The upper Ruth Glacier, which is almost three vertical miles below the summit of Denali, is the ultimate depository for all of the snow that falls on the southeast side of the mountain. Snow and ice that accumulates in this area is squeezed through the one-mile-wide (1.6 km) bottleneck of the Great Gorge. Through this gorge, the glacier drops nearly 2,000 feet over ten miles and is raked with crevasses. The gorge is buttressed on either side by solid granite cliffs that tower up to 5,000 ft (1,524 m) above the glacier’s surface. The height from the top of the cliffs to the bottom of the glacier exceeds the depth of the Grand Canyon.
I missed out on clear views of the two most outstanding features of the Ruth Glacier. The Don Sheldon Amphitheater and the Great Gorge were obscured by cloud. We could see the Mooses (sic) Tooth on the east side of the Great Gorge. The full view of the gorge remained hidden.
Take a look at these other photos of some of the many glaciers of Denali national Park.
The long black lines on glaciers are called moraines. Moraines form on the sides of glaciers when rock, dirt and debris falls on top of the glacier as it scrapes along. Moraines on the side of glaciers are lateral moraines. Moraines in the middle of a glacier are medial moraines. Medial moraines form from the lateral moraines of two glaciers that merge.
Those with a taste for luxurious accommodations in stunning remote places and a wallet to match might consider spending a few nights at the Sheldon Chalet which is perched on a rocky outcropping in the Don Sheldon Amphitheater of Ruth Glacier.
The chalet was built by descendants Alaska Range bush pilot extraordinaire Don Sheldon. In the 1950’s, Sheldon acquired the five acres the chalet sits on before Denali became a national park. With much difficulty, in the 1960s, he built a small cabin there by flying in all of the construction materials with his Super Cub. The cabin remains in use.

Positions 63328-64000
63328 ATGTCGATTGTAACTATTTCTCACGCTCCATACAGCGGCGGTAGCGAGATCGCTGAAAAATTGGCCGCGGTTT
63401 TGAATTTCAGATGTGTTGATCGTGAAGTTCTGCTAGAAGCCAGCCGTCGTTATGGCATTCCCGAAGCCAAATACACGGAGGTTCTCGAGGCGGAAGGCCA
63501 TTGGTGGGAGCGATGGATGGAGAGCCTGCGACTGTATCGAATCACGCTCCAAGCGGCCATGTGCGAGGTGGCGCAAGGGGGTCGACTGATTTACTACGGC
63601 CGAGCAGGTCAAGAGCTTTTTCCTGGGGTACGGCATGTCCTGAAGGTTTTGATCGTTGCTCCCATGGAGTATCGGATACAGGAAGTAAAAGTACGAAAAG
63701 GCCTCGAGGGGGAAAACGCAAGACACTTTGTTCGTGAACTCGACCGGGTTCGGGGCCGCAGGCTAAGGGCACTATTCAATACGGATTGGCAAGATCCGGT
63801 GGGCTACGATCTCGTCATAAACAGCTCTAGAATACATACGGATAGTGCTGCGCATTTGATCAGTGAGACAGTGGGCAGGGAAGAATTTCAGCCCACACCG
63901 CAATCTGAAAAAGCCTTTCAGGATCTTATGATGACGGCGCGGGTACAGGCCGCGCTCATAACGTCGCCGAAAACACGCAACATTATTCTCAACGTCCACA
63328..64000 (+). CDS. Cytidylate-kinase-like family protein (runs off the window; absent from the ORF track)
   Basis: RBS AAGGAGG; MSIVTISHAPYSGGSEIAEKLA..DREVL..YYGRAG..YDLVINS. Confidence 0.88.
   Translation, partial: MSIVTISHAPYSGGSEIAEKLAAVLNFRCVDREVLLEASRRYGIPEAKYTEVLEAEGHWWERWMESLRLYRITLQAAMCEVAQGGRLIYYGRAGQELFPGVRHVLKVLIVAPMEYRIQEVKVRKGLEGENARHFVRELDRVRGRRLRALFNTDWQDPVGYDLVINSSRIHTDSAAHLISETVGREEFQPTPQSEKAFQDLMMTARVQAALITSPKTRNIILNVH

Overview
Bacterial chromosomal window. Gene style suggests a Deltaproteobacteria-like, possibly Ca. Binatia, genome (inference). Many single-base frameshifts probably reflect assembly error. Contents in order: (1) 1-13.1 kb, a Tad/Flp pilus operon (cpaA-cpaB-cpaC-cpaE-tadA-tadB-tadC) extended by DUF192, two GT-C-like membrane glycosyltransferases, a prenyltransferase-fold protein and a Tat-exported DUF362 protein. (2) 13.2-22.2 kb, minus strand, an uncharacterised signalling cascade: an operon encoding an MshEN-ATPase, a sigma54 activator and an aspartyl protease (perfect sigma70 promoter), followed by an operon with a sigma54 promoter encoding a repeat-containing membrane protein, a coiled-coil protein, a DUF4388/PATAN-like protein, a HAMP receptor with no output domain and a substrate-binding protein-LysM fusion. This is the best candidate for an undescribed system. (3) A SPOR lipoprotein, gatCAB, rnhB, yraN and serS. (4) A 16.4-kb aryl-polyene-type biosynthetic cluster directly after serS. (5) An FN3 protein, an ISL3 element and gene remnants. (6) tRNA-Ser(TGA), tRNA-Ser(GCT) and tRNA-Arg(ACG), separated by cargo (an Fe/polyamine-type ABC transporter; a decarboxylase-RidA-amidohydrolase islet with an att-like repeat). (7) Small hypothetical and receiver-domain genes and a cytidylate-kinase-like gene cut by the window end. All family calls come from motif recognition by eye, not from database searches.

Fulfilling the dreams of their parents, Sheldon’s children added a five-bedroom luxury chalet that opened in 2017. After construction began, the next generation discovered plans their parents had drawn up decades ago. Remarkably, the design the kids settled on closely matched the plans their parents had drawn up.
The chalet comes with a gourmet chef and other amenities. I’m not sure if those things are included in the nightly cost which was $2,300/night in 2017. If so, or even if not, the amazing scenery makes staying here worth at least dreaming about. If they could rent by the hour, it would be a no brainer for an hour or two.
Here is a four-minute video about staying in the Sheldon Chalet. Check it out for a peek at what I think must be the lifestyle of the rich and famous.
I enjoyed these flights even more than the Yeti Airlines sightseeing flight in Nepal in 2016 to see Mount Everest and that was an incredible experience. The plane, a pressurized twin-engine Jetstream 41, was nicer than the Otter, but the flight path had to stay outside of the national park some 20-25 miles from Everest. The Yeti Airlines champagne was a nice touch.
Thanks for coming along. I hope the photos conveyed some of the feelings of awe we experienced. Have a great week!